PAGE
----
One of the major differences between Project Pictogram and other road safety schemes is its low-cost, long-term nature. Once stickers have been applied, they will typically last five to seven years before the vehicle is removed from service. Creator Phil Palfrey explains that this is very much a ‘brand awareness' initiative.

‘The pictograms aren't intended to have an immediate cause-and-effect reaction in the way a reflective chevron or flashing light might; they operate over a longer time frame to encourage behaviour change in the way social norms around seat-belt wearing and drink driving have changed within our lifetime.'

Honor Byford, chair of Road Safety GB, echoes that logic: ‘Fifteen years ago, habitual checking of social media on smart phones, the ‘selfie', and on-the-go coffee retailing at every opportunity didn't exist as potential driver distractions. But they have become socially normalised habits over time. Project Pictogram simply aims to provide timely-reminder nudges around these easy-to-change driver behavioural habits that it is so easy to slip into.'

Brand awareness alone does not change behaviour and the guidelines provide more detailed messaging which can be integrated into businesses' internal communications and travel plans, improving their employee engagement, health and safety performance and CSR reputation.

Ace Liftaway certainly sees things that way. Transport Manager, Gordon Harrison says: ‘We invest heavily in driver training and continuous professional development, as well as vehicle safety technology. We also run our own Driver Apprenticeship Scheme which allows us to train drivers to our own high standards. The Pictogram stickers are a daily reminder to our own drivers of the standards we expect, and also help get these key safety messages more visible amongst the wider driving community.'

Luke Haskell from TJ Transport of Hampshire agrees: ‘We are integrating Project Pictogram into training programmes for our 210 employees. We work mainly for the construction industry, where informal toolbox talks are a popular and effective way to communicate key safety messages, so we will certainly be running toolbox talks on Project Pictogram.'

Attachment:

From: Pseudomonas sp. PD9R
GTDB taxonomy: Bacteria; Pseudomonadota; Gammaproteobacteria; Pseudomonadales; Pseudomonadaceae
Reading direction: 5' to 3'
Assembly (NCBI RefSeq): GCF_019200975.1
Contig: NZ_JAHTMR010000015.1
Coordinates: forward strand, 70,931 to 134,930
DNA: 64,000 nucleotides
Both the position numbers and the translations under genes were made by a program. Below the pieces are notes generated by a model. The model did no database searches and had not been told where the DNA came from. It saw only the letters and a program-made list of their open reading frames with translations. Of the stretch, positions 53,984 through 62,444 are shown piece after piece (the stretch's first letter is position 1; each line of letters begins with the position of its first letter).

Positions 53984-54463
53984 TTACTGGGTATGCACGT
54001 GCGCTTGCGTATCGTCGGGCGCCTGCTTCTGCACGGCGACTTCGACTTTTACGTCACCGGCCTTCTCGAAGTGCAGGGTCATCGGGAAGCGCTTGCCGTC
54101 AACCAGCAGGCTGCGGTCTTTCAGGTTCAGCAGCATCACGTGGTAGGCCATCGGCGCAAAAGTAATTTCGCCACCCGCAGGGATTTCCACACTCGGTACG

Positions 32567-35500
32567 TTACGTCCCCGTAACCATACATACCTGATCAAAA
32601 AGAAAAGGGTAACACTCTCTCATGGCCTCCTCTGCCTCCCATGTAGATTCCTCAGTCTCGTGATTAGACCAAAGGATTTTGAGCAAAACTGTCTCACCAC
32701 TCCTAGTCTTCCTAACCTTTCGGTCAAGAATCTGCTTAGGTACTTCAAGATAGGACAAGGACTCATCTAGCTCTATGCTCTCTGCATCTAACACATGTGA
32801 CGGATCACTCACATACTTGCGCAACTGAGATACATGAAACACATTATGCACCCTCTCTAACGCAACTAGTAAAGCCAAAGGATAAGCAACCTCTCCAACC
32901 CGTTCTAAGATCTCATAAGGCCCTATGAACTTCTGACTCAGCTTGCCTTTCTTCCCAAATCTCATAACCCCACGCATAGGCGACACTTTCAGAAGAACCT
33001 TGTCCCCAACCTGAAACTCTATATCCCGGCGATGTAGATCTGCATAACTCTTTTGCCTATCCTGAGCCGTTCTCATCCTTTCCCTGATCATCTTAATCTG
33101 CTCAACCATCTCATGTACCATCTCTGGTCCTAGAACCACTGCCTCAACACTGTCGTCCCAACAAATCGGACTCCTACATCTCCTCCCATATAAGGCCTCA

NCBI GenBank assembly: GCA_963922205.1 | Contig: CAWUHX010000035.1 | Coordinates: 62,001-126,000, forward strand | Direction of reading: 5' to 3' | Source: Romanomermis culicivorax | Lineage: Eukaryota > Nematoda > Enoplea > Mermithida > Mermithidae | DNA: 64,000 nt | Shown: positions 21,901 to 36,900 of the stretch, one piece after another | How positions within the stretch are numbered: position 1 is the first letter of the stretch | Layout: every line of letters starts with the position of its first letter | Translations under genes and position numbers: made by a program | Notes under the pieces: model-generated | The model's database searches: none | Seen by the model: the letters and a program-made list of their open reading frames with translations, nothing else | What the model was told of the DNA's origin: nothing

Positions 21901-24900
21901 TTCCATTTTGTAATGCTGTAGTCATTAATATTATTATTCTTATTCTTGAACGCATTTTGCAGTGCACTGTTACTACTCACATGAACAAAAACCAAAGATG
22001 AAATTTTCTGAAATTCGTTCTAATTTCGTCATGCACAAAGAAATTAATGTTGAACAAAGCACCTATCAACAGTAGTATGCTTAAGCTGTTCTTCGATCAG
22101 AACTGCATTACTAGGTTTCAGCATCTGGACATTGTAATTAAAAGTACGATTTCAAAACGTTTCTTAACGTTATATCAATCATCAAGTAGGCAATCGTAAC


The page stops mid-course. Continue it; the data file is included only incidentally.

Local authorities already have numerous motoring-related conversations with the public – residents' parking permits, parking charges, car park tickets and exit signs, information about civic recycling sites – all of which can bear the imprint of the five pictograms in either colour of black and white, reinforcing the safety message at virtually no extra charge. And school and college coach transport fleets are also well placed to deliver the messages to society's highest risk driver and passenger group 15-24-year-olds.

Councils also run leisure and tourism venues which stimulate thousands of car journeys. Thruxton and Goodwood Motorsport venues, The National Motor Museum, Haynes Motor Museum and The British Motor Museum are already behind Project Pictogram because they know the seasonal flow of visitors is affected by collisions, diversions and road closures. Visitor attractions can undertake a no-cost change by adding pictograms to Find Us maps on leaflets, tickets and websites.

Project Pictogram is a world away from the finger-wagging, nanny state perception that people have of traditional road safety campaigns. Phil Palfrey says: ‘This is all about peer-to-peer, community involvement. Professional drivers often invite feedback, such as How's-my-Driving? schemes, to maintain their standards. The pictogram stickers mirror that question back to all of us in a non-judgemental way and encourage us all to think about our own driver habits in these key risk areas and how we can improve.'

Vitally, no one organisation owns the initiative. Participants can brand the Pictograms in a flexible way which best suits their own requirements and add their own road safety message above or below the pictograms if desired. The project website is currently hosted by Hampshire Fire and Rescue Services and everyone is free to adopt the initiative under guidelines which are available from www.hantsfire.gov.uk/project-pictogram along with free artwork files for all pictograms.